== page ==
CHERRY HILL — On the evening of Dec. 1, Bishop Dennis Sullivan gathered with Catholic and Jewish leaders at Temple Emanuel here for a Catholic-Jewish Commission Community Symposium on “Fifty Years since Nostra Aetate: A Journey of Friendship.”
The occasion commemorated the 50th anniversary of the landmark Second Vatican Council Document, Declaration on the Relationship of the Church to Non-Christian Religions (Nostra Aetate). Promulgated by Pope Paul VI on Oct. 28, 1965, it states that the Catholic Church rejects nothing that is true and holy in non-Christian religions, and called for an end to anti-Semitism and discrimination.
The evening was sponsored by the Diocese of Camden, the Jewish Community Relations Council (JCRC) of Southern New Jersey, and the Catholic-Jewish Commission.
Addressing a packed audience, Bishop Sullivan expressed his pleasure “to continue to celebrate the close ties of friendship and respect that Catholics and Jews share here in South Jersey” due to Nostra Aetate, which “inaugurated a new era of positive relationship and engagement.”
“The blossoming of the sweet fruit of Nostra Aetate continues to bring hope and concord to all God’s children, especially Jewish and Catholic. May we continue the good work begun in interfaith rapprochement by Nostra Aetate and bring it to fruition in the Kingdom of God!” he said.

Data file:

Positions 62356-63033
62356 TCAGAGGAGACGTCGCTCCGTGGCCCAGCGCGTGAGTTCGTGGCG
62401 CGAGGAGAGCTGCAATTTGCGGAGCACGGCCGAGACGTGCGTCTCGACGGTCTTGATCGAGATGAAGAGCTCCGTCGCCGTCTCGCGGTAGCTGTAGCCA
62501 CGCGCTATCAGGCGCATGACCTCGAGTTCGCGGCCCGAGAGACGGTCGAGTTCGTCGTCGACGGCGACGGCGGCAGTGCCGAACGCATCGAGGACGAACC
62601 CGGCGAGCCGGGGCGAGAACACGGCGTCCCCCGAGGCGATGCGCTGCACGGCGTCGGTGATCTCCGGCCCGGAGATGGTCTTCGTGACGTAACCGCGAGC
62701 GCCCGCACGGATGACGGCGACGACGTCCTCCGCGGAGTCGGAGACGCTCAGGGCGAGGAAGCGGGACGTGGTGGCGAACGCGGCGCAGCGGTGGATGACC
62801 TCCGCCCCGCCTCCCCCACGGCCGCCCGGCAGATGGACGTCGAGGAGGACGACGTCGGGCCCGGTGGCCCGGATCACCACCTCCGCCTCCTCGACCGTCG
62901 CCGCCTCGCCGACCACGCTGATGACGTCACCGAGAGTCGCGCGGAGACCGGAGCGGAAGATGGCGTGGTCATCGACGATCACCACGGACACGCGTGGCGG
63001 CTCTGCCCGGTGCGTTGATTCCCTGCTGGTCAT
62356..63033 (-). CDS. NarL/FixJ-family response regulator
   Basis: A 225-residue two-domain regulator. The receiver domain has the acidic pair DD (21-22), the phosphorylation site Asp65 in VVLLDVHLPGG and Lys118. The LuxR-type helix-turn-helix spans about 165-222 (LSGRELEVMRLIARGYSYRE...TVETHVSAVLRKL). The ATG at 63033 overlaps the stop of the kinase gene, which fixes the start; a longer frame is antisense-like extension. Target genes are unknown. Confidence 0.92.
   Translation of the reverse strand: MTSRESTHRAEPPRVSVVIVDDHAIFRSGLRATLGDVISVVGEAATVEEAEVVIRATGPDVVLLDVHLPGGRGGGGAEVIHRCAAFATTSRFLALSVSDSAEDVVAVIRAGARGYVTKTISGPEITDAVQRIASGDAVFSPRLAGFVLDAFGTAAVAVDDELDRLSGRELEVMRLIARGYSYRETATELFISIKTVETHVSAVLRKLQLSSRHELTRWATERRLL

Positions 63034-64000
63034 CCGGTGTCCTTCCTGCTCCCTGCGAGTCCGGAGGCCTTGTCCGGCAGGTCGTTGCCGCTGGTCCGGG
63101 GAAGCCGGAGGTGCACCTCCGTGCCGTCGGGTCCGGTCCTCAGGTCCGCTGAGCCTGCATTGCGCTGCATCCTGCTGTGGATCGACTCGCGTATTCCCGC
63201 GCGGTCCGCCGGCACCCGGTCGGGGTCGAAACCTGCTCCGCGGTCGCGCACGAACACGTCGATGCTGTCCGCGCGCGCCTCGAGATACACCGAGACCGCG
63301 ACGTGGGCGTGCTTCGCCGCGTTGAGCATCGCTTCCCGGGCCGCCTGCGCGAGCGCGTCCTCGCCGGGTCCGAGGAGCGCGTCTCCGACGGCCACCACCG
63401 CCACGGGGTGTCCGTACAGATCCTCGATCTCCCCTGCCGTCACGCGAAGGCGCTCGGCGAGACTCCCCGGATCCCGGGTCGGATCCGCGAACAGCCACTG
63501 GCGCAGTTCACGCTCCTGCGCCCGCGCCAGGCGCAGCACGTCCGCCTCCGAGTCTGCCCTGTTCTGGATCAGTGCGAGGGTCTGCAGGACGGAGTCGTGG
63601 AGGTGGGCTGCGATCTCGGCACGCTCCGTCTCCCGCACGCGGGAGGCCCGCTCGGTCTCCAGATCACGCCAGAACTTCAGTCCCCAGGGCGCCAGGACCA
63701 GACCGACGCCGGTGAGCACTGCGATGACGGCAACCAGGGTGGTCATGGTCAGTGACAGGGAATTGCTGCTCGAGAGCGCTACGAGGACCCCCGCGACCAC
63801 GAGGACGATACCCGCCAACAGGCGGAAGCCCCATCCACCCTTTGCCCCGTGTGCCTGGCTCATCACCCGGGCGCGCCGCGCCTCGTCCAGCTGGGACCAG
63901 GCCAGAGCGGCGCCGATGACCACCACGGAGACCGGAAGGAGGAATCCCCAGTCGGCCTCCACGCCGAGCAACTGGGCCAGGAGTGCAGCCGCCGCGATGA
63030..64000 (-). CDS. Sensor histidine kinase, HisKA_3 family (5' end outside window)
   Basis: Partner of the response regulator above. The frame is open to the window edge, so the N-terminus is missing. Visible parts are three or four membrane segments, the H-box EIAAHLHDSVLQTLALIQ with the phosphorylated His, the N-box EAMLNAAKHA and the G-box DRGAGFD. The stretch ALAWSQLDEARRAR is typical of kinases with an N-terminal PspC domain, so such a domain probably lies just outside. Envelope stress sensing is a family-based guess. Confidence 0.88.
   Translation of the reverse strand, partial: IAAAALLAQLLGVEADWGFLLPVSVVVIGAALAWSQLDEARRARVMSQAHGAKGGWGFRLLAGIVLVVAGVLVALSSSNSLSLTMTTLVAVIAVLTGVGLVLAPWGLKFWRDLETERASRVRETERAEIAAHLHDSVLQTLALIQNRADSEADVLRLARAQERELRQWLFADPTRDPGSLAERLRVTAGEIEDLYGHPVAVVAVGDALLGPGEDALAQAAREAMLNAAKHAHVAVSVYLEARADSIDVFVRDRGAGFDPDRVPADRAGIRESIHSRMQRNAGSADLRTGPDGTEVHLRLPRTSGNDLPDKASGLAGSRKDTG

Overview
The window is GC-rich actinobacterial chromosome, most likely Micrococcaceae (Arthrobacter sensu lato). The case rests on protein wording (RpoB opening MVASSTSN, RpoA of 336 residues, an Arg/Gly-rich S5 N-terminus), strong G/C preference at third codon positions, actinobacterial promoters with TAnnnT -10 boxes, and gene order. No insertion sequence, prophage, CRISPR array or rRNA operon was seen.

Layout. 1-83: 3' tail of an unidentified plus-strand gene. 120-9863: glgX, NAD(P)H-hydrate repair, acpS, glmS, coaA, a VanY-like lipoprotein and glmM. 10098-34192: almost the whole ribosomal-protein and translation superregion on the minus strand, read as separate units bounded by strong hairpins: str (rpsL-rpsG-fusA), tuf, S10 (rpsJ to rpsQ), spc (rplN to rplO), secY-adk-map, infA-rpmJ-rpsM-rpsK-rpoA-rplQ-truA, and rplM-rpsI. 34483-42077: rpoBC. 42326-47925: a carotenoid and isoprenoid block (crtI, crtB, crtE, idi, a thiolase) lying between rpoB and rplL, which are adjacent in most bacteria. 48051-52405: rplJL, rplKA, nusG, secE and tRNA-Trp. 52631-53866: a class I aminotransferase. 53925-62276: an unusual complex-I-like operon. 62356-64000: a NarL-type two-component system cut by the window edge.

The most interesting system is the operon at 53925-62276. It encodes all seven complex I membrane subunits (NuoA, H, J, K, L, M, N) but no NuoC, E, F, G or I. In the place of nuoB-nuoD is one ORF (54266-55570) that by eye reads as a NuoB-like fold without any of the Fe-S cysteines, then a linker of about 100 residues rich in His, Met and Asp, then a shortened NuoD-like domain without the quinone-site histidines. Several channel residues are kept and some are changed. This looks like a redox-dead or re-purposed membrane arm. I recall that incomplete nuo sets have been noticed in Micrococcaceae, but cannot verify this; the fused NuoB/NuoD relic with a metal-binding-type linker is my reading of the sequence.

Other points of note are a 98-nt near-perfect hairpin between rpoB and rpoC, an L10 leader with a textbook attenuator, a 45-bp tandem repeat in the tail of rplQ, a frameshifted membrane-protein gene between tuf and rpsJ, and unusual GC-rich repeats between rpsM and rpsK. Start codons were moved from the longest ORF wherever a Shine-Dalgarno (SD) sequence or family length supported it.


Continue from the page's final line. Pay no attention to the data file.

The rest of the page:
The bishop’s remarks came before a detailed discussion of the historical relations between the Catholic and Jewish community and Nostra Aetate’s impact, led by two scholars: Dr. Philip A. Cunningham, professor of theology and director of the Institute for Jewish-Catholic Relations of Saint Joseph’s University in Philadelphia, and Dr. Ruth N. Sandberg, Leonard and Ethel Landau Professor of Rabbinics at Gratz College in Elkins Park, Pa.
The night ended with a reception in the social hall, where guests could see a small photo gallery of Pope Francis’ recent trip to the Holy Land last May.
Bishop Sullivan’s visit to Temple Emanuel is his second one in two months. On Oct. 16, he delivered an address during a Shabbat Service and detailed Holocaust education in the diocese’s Catholic schools.
Rabbi Jerome David, senior rabbi of Temple Emanuel, said, “It’s very important to have the right leader who carries on this mission (of building bridges between Catholics and Jews), and Bishop Sullivan is that leader.”
Remarking on the upcoming celebration of Hanukkah — the eight-day Jewish Feast of Lights — Rabbi David called Bishop Sullivan “a light, and an inspiration. He is giving light to all of us.”
David Snyder, executive director of JCRC, called the evening a “shining example of faith communities working together and partnering with one another.
“In these troubling times, for people to get to know one another and learn what binds us, rather than what separates us, is vitally important,” he said.